History Curriculum Intent
“If you know your history, then you would know where you’re coming from.” Bob Marley
At All Saints School, our History curriculum helps pupils gain a coherent knowledge and understanding of Britain’s past and that of the wider world. It inspires children’s curiosity and encourages critical thinking about the past. Through the analysis of evidence and evaluation of a range of sources, pupils will ask questions about the past, and consider how human mistakes, experiences and achievements have shaped their locality, their world and impacted the way they live today. Pupils learn to understand the complexity of people’s lives, the process of change, the diversity of societies and relationships between different groups, as well as their own identity and the challenges of their time. Our History Curriculum will immerse pupils in historical study through high quality teaching, analysing primary and secondary sources of evidence, inspirational trips and knowledgeable visitors. This is intended to ensure learning is more meaningful, and pupils’ ability to make links and draw comparisons with and between previous learning is strengthened. As a result, pupils develop understanding of chronology, links between historical events, and cause and effect.
Our History curriculum is taught as part of termly projects which usually start with the introduction of a big idea or question which will develop the children’s curiosity whilst drawing on prior knowledge, skills and understanding. Through our carefully planned curriculum progression, children will examine their own personal history and develop their sense of chronology throughout the study of projects through EYFS, Key Stages 1 and 2. Sequences of lessons start with pupils learning and understanding key facts and concepts, then moving on to develop and apply their understanding. Finally in the innovation stage, the children evaluate what they have learnt by, for example, creating work to reflect their understanding. This approach ensures that pupils are challenged to move beyond the learning of facts to using their knowledge in more sophisticated ways. Teachers ensure that the key themes of democracy (including monarchy and parliament), equality and inequality, empire and invasion, war and conflict and civilisation and settlement are revisited as these concepts are essential for pupils to understand in order for them to grasp the bigger recurring themes and issues which run throughout history. In addition to these concepts, we aim to ensure children develop a range of skills essential to them in the study of History. These fall into three broad groups:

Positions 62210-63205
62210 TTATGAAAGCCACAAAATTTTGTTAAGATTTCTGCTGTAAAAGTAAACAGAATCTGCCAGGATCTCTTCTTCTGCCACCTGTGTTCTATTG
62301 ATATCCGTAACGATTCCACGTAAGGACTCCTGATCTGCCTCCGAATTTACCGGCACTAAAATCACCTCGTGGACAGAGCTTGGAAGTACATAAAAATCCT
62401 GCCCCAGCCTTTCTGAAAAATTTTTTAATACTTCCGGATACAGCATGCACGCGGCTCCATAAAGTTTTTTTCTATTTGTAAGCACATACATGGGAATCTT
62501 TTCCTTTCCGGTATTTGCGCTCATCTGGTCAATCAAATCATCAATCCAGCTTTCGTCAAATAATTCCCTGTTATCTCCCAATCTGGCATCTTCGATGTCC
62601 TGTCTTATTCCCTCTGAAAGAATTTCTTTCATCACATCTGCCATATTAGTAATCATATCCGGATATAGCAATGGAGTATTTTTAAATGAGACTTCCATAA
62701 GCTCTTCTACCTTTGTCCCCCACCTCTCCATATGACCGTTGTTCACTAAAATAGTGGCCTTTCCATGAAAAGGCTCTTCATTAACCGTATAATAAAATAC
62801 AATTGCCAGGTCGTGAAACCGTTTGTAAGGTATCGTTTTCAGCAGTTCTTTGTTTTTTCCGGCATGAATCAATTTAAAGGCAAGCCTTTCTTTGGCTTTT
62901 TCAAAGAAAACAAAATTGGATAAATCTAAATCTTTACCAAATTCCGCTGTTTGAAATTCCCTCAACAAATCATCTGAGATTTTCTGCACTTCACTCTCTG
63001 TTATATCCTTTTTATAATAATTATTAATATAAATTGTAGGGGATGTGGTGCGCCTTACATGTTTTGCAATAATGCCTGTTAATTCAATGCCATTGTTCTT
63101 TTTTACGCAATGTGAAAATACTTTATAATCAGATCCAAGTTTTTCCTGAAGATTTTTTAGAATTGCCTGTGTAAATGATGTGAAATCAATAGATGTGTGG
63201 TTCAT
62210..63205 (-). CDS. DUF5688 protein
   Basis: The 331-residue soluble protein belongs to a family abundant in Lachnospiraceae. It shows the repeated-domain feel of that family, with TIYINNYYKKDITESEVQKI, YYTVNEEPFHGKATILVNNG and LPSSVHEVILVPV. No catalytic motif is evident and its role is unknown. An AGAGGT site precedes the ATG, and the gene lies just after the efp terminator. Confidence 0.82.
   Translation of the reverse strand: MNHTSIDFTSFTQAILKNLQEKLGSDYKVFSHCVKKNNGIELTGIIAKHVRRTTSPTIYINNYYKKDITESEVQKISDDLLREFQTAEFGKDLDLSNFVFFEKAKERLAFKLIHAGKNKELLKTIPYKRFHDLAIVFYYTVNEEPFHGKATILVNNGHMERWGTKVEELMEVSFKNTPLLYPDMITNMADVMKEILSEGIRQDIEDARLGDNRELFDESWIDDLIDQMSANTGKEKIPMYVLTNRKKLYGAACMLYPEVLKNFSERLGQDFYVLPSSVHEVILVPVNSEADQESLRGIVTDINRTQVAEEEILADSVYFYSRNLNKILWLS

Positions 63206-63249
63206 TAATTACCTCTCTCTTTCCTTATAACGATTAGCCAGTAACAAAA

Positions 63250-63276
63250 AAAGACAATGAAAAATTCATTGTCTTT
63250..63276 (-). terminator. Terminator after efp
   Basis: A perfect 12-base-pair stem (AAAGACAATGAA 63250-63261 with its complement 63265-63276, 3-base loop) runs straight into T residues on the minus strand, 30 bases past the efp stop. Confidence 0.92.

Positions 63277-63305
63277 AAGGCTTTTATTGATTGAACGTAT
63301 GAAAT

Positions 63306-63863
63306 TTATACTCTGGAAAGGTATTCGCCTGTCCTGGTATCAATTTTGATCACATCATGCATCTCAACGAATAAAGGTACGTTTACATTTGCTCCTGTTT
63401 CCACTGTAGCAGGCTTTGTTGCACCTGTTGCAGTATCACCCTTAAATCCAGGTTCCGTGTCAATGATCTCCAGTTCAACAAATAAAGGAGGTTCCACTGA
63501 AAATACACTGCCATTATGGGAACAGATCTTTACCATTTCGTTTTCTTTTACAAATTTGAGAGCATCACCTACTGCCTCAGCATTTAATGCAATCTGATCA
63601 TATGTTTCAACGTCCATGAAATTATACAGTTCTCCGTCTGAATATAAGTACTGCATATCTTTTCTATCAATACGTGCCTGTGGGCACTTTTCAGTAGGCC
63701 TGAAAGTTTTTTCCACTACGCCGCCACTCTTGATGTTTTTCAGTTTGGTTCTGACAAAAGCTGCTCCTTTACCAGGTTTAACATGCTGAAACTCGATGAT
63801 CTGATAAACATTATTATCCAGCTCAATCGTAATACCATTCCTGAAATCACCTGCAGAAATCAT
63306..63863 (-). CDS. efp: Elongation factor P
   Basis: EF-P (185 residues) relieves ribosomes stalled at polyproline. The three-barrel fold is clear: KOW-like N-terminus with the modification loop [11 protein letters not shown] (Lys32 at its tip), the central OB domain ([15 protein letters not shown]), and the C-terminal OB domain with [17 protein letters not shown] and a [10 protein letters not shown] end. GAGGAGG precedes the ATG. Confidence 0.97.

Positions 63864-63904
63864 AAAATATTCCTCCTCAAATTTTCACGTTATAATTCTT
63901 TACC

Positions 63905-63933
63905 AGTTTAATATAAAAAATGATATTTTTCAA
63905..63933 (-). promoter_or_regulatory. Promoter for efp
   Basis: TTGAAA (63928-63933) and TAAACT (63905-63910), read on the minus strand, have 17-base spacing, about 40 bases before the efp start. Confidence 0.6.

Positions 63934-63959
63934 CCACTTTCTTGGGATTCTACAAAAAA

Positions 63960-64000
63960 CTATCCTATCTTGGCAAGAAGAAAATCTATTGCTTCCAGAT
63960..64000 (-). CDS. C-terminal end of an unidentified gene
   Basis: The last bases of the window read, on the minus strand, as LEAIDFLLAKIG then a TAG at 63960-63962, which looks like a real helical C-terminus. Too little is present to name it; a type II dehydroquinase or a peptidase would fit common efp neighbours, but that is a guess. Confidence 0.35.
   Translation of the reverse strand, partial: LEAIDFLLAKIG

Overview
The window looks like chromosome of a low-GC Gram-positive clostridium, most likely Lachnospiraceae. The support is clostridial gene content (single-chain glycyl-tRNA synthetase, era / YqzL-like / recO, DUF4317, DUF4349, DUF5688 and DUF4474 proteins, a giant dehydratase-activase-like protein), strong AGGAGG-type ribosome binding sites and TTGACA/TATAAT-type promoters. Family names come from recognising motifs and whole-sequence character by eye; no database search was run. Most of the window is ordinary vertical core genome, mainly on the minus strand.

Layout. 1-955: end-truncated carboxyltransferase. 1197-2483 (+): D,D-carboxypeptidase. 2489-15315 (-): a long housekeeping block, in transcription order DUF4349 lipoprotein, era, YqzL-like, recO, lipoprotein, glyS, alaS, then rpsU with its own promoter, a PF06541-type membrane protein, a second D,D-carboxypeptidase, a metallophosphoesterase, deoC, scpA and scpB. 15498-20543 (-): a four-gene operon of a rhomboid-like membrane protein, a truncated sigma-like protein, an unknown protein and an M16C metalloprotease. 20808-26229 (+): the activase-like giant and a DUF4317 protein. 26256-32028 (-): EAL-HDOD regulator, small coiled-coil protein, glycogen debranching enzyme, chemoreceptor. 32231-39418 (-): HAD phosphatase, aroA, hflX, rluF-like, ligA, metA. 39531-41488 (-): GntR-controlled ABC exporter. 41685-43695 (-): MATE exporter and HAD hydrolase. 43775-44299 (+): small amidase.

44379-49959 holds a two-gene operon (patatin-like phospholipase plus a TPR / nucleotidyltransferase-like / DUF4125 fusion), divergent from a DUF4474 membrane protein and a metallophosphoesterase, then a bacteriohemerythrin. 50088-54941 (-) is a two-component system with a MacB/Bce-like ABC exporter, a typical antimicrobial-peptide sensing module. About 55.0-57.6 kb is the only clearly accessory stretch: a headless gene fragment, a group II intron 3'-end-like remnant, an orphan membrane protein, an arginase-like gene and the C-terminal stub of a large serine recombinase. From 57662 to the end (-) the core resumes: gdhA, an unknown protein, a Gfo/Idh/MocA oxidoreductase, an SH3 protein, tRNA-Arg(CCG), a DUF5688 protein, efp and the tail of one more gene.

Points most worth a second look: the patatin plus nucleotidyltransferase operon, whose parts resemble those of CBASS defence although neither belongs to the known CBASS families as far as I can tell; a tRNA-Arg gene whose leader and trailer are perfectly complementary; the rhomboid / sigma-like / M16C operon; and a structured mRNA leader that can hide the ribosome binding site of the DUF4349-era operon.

- Chronological understanding:
- Historical perspective (difference between short- and long-term timescales)
- Relationships between different periods of time.
- Interpreting knowledge:
- Making connections
- Comparing and contrasting, and identifying what is the same and what is different
- Determining significance
- Historical enquiry
- Using and evaluating evidence
- Asking historically valid questions
- Creating own accounts
Our History curriculum is carefully designed to ensure that children’s prior knowledge and understanding is revisited and built upon. For example, when developing a child’s chronological understanding across the school. In Year 1, children will order information on a timeline of events for the Fire of London. In Year 3, they will sequence dates and information from several historical periods i.e., Stone Age, Bronze and Iron Age. This is then developed further in Year 6 where they articulate and present a clear, chronological world history narrative within and across historical periods studied e.g., timeline of significant events of WW2.
How can I support my child with History?
- Look at events beyond their living memory
Talk to grandparents about their childhood and compare with their own experiences e.g., toys, cooking, school
- Research the local area
You could go for a walk to the Victorian houses and compare them with the houses in the Ladygrove estate. This would support the Year 2 ‘Street Detectives’ project. Children could also visit the Didcot Railway Centre and consider why the railway was so important to the growth of Dudcote village to present day Didcot, the commuter buzzing town of today?
- Piece together why things have happened
Look at Didcot in the past e.g. photographs, old maps, newspaper, census. Discuss how it has changed
- Discuss and explore History Together
We are extremely lucky to have local museums that you could visit with your child. Encourage them to talk about what they found out.
- Oxford University Museum of Natural History-This would support Year 1 ‘Dinosaur Planet’ project.
- Ashmolean Museum has several exhibitions-These would support Year 3 ‘Gods and Mortals’, Year 4 ‘I Am Warrior’, ‘Traders and Raiders’ and Year 5 ‘Pharaohs’ ‘Peasant, Princes and Pestilence’ projects.
- Oxford Castle-This would support Year 2 ‘Towers, Tunnels and Turrets’ and Year 5 ‘Peasant, Princes and Pestilence’ projects.
- Pitt Rivers Museum- This would support Year 3 ‘Tribal Tales’ project.